Morin's camp is an interesting case study. It's tough to make out how he's done. He hasn't necessarily hurt himself, but he's a 2013 draft pick and the Flyers' current regime really likes mobile defensemen that skillfully push the puck up ice and jump into the play.

Morin is a 6-foot-6, stay-at-home kind of blueliner. My gut just tells me the Flyers are much higher on guys like Philippe Myers, Egor Zamula and maybe even Mark Friedman.

We'll have to see if the Flyers carry eight defensemen. Right now, Morin is probably their eighth and he would have to clear waivers to go to AHL affiliate Lehigh Valley.

Isaac Ratcliffe

Ratcliffe is an exciting prospect with a 6-foot-6 frame that can belie his superb skill.

His strengths were accentuated in junior hockey but they'll take some time to translate at the pro level. He's had difficulty standing out because there's much less time and space with the puck in the NHL.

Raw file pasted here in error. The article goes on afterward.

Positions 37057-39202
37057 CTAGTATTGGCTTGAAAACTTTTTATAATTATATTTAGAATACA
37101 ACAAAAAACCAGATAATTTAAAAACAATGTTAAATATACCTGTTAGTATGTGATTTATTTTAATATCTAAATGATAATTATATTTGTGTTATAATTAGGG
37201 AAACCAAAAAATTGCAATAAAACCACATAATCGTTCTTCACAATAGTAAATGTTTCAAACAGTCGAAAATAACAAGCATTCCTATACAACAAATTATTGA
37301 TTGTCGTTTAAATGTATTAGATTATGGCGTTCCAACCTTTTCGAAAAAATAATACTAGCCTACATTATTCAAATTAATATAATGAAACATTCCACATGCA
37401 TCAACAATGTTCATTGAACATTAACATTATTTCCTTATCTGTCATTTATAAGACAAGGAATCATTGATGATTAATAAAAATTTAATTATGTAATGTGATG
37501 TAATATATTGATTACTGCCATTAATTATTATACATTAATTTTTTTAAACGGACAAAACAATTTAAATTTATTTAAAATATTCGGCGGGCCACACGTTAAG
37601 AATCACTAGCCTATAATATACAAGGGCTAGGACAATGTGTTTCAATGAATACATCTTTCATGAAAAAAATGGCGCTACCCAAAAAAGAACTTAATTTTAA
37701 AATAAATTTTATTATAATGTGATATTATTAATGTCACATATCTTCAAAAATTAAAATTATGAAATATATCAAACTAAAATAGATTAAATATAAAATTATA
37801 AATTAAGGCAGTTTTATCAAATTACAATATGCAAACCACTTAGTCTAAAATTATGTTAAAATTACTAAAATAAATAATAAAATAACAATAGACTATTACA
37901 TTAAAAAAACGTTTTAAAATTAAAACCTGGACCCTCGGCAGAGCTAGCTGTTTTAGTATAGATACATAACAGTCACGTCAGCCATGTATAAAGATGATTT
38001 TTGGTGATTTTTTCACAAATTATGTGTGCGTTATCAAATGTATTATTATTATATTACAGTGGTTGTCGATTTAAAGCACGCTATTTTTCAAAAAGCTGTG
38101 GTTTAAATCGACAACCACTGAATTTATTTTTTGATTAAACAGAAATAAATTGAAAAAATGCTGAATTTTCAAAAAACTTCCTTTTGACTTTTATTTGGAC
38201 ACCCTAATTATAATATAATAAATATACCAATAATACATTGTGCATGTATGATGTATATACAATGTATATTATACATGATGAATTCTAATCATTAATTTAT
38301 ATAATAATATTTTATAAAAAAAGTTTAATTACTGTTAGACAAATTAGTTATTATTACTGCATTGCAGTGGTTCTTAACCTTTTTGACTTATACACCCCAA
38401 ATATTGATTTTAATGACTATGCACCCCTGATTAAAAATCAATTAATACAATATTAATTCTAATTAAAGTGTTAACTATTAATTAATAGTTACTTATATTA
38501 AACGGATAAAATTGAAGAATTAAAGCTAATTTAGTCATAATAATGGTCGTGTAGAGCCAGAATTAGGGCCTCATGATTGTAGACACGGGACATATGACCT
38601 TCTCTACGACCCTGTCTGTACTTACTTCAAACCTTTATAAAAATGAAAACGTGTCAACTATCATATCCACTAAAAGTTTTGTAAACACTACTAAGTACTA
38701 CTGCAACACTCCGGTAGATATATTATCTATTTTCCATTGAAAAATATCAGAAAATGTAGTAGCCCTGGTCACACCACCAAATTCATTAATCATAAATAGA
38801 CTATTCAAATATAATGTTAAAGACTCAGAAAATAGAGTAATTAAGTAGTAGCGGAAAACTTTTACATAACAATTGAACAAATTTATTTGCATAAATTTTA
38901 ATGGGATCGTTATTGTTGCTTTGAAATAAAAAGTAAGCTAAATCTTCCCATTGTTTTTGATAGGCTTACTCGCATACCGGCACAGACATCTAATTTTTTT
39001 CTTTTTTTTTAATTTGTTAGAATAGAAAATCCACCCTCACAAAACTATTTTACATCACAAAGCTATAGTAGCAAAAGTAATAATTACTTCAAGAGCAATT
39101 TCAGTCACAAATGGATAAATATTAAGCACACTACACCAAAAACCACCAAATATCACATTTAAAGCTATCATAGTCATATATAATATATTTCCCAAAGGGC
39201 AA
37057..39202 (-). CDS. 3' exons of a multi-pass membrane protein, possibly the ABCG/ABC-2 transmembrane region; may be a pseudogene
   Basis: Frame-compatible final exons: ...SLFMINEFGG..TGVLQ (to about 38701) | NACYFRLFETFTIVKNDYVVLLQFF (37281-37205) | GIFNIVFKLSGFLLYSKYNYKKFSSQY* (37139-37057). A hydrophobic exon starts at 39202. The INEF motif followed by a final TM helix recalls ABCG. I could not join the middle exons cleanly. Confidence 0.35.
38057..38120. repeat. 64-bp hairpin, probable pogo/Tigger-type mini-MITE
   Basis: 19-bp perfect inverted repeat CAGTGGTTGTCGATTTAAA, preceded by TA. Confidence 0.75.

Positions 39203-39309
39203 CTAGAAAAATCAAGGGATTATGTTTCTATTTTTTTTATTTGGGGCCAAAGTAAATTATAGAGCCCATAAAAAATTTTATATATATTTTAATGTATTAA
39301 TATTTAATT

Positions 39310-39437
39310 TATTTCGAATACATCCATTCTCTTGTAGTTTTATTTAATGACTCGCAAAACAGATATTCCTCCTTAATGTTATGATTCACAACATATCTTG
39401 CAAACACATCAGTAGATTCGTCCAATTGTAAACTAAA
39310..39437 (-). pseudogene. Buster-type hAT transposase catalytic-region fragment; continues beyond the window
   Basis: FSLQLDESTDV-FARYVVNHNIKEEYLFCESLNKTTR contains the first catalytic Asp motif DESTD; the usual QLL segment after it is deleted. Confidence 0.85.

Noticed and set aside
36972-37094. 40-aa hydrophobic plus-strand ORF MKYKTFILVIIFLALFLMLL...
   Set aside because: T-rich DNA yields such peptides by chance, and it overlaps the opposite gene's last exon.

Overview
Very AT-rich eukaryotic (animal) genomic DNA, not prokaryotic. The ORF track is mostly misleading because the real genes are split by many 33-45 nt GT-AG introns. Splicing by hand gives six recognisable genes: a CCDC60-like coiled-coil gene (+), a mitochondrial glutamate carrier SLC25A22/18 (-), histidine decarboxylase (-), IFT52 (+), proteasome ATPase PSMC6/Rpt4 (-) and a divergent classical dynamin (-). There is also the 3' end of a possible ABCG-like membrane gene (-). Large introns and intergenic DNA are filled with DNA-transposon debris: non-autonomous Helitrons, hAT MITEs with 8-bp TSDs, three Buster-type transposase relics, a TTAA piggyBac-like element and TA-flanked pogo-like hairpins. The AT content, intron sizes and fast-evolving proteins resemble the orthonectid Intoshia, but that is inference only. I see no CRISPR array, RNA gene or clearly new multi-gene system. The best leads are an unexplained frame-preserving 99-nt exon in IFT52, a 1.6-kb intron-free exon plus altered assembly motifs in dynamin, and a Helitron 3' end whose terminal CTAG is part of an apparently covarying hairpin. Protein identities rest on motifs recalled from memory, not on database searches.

The 20-year-old goal-scoring winger works hard and will learn how to better utilize his size to produce offensively at AHL affiliate Lehigh Valley in 2019-20.

"My main focus is trying to get rid of those junior habits," Ratcliffe said Monday. "Some of those pull and drag moves at the blue line while coming into the zone — a big part of the game, trying to push the pace coming up, you're playing against the best defenders in the world here. Even in some of the practices here, I can still feel it trying to creep back into my game. I'm trying to focus on using my size a little bit more and try to dominate using my reach and strength getting around defensemen rather than try to maneuver the puck around them."